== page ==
Rejection is a hard pill to swallow
As a hiring manager, navigating job offer rejections is a perplexing experience. You often need clarification regarding why a candidate is turning down a job offer. The rejection can be even more acute when it involves an executive candidate with the qualifications, professional accomplishments, and the emotional intelligence needed to succeed. What causes executive job offer rejections, and how can you avert similar outcomes in the future?
Let’s answer those two questions in this post so that you’re prepared with the necessary tools to enhance the executive recruitment processes of your organization. Remember, we are always in a better position to succeed when we address potential issues before they obstruct our goals. This is especially important when the task involves filling key leadership roles.
- Cultural Mismatch
Now more than ever, the cultural fit of an organization plays a significant role for executives considering job offers. Candidates expect to join a company with values that align with their own and seek a positive work environment where they can thrive. Cultural fit issues manifest in various ways, including conflicting priorities, differing leadership styles, or different management practices. For instance, a candidate who values collaboration and teamwork isn’t the best fit for a company that values individual contributions. Hiring managers that are upfront about their corporate culture and values early on during the hiring process provides all parties with an opportunity to assess the actual viability of the relationship. It’s critical to offer executive candidates a chance to ask questions about the company’s culture and values. This transparency prevents cultural mismatches for everyone.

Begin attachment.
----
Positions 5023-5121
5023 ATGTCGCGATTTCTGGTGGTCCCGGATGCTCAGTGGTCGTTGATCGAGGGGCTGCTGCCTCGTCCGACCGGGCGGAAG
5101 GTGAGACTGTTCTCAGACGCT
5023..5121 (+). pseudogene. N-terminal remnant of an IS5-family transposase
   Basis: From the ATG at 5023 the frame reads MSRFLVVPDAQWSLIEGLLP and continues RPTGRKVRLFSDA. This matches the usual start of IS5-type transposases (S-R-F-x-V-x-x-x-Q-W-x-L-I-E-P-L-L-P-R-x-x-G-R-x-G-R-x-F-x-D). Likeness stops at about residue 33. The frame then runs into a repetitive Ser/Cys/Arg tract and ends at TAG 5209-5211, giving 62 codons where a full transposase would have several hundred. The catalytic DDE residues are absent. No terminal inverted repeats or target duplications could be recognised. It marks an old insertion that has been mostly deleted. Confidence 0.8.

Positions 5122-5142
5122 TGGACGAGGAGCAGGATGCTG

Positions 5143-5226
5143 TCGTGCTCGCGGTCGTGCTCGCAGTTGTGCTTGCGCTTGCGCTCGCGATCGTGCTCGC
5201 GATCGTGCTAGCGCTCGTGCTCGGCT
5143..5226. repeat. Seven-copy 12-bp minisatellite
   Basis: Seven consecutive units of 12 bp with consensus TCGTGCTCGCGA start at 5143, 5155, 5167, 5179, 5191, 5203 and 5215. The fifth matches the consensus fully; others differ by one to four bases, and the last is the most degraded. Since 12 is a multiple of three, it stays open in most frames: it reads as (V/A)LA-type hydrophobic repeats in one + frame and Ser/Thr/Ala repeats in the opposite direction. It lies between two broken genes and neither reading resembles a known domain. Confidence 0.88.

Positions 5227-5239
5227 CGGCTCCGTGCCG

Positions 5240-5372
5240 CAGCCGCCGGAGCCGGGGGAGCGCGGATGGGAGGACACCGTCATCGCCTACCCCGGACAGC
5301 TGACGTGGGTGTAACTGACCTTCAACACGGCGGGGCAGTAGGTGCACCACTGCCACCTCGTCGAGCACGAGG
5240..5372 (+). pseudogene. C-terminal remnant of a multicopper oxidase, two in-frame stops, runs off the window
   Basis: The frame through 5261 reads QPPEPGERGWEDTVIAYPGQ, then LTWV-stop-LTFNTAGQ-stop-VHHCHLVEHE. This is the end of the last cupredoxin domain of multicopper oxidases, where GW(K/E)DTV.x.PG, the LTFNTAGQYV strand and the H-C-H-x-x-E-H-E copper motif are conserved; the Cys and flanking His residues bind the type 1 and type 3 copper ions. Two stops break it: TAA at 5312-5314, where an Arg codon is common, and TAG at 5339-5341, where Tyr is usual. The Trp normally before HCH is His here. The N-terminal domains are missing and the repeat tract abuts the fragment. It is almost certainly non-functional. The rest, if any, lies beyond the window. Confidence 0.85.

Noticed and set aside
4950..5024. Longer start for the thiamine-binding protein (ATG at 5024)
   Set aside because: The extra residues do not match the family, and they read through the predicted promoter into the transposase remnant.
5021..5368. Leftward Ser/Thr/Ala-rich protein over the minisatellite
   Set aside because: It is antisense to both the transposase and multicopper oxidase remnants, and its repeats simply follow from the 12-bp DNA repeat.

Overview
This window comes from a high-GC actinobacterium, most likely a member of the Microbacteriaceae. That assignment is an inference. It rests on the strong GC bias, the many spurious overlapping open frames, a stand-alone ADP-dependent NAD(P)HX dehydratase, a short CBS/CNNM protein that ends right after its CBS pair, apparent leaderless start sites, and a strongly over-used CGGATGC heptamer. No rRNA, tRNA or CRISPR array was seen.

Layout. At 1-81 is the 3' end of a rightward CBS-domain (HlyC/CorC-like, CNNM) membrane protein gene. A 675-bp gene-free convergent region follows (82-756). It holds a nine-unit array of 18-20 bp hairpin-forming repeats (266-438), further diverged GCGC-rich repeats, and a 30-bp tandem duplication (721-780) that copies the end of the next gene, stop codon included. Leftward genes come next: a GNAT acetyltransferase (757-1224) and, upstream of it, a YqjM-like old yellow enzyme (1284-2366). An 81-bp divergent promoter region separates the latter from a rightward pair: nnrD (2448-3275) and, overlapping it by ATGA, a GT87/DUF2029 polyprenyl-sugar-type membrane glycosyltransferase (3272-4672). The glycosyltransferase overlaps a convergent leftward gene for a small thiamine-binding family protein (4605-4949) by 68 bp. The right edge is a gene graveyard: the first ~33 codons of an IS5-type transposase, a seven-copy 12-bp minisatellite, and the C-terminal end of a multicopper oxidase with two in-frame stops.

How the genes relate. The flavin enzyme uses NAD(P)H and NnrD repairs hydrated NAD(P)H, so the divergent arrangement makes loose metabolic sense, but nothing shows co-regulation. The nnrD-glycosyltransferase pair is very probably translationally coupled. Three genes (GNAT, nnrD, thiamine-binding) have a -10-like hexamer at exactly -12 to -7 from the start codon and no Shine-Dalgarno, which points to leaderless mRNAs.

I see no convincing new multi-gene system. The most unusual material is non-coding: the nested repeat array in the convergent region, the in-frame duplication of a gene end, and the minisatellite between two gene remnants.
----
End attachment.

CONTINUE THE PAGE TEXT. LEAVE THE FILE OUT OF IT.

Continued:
A post by ClearRock titled “Job Rejections Due to Lack of Cultural ‘Fit’” states, “Some companies almost ensure the failure of newly hired and promoted managers because they have an unrealistic or outdated understanding of their culture. If a company is experiencing a higher-than-usual failure rate for newly hired and promoted managers, they may be hiring and promoting people based on an erroneous perception of their culture.”
After realizing what a poor cultural fit can lead to, the rejection by an executive candidate might start to seem like more of a blessing in disguise. If they did accept the offer while knowing there wasn’t a solid cultural fit, there’s a good chance you’d be looking to fill the role again in the not-too-distant future. The rejection also allows your team to review your current interview process to make changes that could bring up a candidate’s reservations about company culture earlier in the process.